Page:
Survival Rule Number Three: I don’t have the capacity to save the world. I can, however, reach out to friends and family with goodness and compassion. I can make the world a better place in ways that are real and personal. Besides, we only save the world one person, one human gesture at a time. Jesus once defined faith as giving someone a cup of cold water. This is something I can do. It’s something you can do too In this challenging time, treating one another with a little extra gentleness is an essential thing.

Survival Rule Number Four: I’m going to move closer to my friends and my community of faith in the upcoming days, and we’re going to talk about what we need to talk about in order to get through these seismic changes happening in America. We need one another right now. We need to talk (and vent) and remind one another that we are not alone. We need to listen to one another. We need something more than another Breaking News report on television. News is fine; but we need community to help us absorb it and process it.

Survival Rule Number Five: As the country seems to become more and more shallow, I’m going to move more deeply into my humanity with greater attention and feeling. I’m going to start a love affair with poetry again. I’m going to read more books. I’m going to take more time with the arts. I’m going to pay attention to my feelings, dreams and intuitions. I’m going to spend more time in the temple of my soul, not as a way of escaping reality, but as a way of finding a deeper sense of it.

Survival Rule Number Six: I want to follow the path of wisdom that suggests — being here now / being present with what is / sitting with the true reality — is always a way of insight. Escapism doesn’t work. Activism is critically important, to be sure, but something must be added to it. We have to discover the philosopher’s stone. America is where it is, and historians will eventually sort out how we got here, but to be present with the reality of our times is not a defeatist concession, but a courageous embrace of life.

Survival Rule Number Seven: I’m going to pray / meditate / send good thoughts toward the President. This is not easy, but it’s the right thing to do. When we pray for someone who sees the world differently from us, or in the words of Jesus, when we “pray for our enemies,” the world is mysteriously changed. And the world changes because we change. Maybe some of us are not ready for that today. Fine. But I think it’s part of the spiritual survivalist package that we need. Besides, when we pray for the “other,” we’re acknowledging that we too need guidance, and that kind of humility is essential.

Friends, I invite you to Take a Breath. We’re in a strange time right now in America. A stressful time. A disconcerting time. But it’s a time perfect for the resources of the heart. Let’s survive it together one breath at at time.

January 21, 2017
by Dr. R. Scott



Bringing people together goes to the heart of faith. The word religion literally means to “bind back together.” Tomorrow morning I will host a conversation of faith titled: “Thoughts for the New President.” My guests will include Rabbi Steven Leder and Imam Jihad Turk. From our respective faith traditions, we’ll discuss what we think is important for President Trump to know and do at the beginning of his new administration. I think the conversation will be exciting, thoughtful and most of all interesting. If you’re in Los Angeles tomorrow, join me for what I think will be a historic conversation at First Church.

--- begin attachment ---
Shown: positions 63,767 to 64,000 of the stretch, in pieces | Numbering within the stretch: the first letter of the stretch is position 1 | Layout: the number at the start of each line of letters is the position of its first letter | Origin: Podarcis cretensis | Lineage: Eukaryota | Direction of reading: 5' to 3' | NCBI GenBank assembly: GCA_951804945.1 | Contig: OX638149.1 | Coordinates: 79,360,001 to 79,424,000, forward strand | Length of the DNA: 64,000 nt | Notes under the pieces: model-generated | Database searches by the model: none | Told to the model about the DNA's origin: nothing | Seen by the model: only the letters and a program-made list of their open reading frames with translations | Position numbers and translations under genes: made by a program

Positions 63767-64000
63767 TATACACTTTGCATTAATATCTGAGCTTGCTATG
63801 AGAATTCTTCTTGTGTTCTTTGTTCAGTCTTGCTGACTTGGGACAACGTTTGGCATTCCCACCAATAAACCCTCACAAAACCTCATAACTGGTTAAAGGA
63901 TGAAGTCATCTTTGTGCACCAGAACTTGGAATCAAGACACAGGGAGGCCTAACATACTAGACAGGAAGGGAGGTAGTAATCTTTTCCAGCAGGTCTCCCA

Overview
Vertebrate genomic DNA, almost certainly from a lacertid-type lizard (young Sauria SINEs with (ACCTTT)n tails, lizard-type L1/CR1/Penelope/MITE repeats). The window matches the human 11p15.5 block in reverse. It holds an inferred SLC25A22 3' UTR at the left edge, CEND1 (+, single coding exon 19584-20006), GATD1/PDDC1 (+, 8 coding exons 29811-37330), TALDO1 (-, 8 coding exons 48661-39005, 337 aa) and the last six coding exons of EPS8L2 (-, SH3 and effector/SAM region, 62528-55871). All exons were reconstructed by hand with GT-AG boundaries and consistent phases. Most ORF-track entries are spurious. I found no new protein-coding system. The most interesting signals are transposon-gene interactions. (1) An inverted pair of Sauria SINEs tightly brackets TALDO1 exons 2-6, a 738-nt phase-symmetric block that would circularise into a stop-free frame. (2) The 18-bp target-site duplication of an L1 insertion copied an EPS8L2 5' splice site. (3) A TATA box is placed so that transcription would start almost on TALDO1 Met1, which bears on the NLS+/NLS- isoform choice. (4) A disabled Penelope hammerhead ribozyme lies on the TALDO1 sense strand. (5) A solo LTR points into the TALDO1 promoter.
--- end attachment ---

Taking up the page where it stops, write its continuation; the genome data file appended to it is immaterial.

January 20, 2017
by Dr. R. Scott

President. Trump.


Dear President Trump:

I am a person of faith, lived imperfectly to be sure, but as a person of faith there are things I believe . . .

I believe it’s important to affirm that all people are children of God, and regardless of ethnicity, religion, gender-identity, or sexual orientation, each person deserves love and respect. It is unacceptable (and un-American) to demonize groups of people, and that is especially true coming from the person sitting in the Oval Office. The level of discourse coming from the White House needs to be aspirational. If America has a president who talks and acts like a bully, then we will learn to bully one another. I hope you will govern differently than how you campaigned.

I believe it’s important to affirm that the environment reflects the goodness of God, and that we are called to care for the environment as we care for our own bodies. Mother Earth is in trouble. The challenge of climate change is real. You can’t make America great again if the planet is falling apart. (And if the rising seas begin to swallow up your properties around the world.) For people of faith, caring for the planet has emerged as the spiritual / ethical challenge that God is calling us to embrace.

I believe it’s important to affirm that the world needs diplomatic wisdom. We live in a perilous time. We cannot be naive. I know that. Yet, it’s important to understand that diplomacy is not the same as making a business deal. Making deals has served you well in your business life, but America isn’t merely a business. We’re a diverse nation living in a complex world. My fear is that, without some degree of humility, international relations will quickly deteriorate. The human family is desperate for good will and compassion and thoughtful understanding.

Mr. President — Many of us are Taking a Breath today. We love our country. We love our neighbors around the world. We love this fragile planet upon which we live and work and play. I hope you will Take a Breath too. You are the President of the United States of America. Today, all around the world and in many different languages, people of faith are saying a prayer for you and our country. I’m saying a prayer for you today, too.


Rev. Dr. R. Scott Colglazier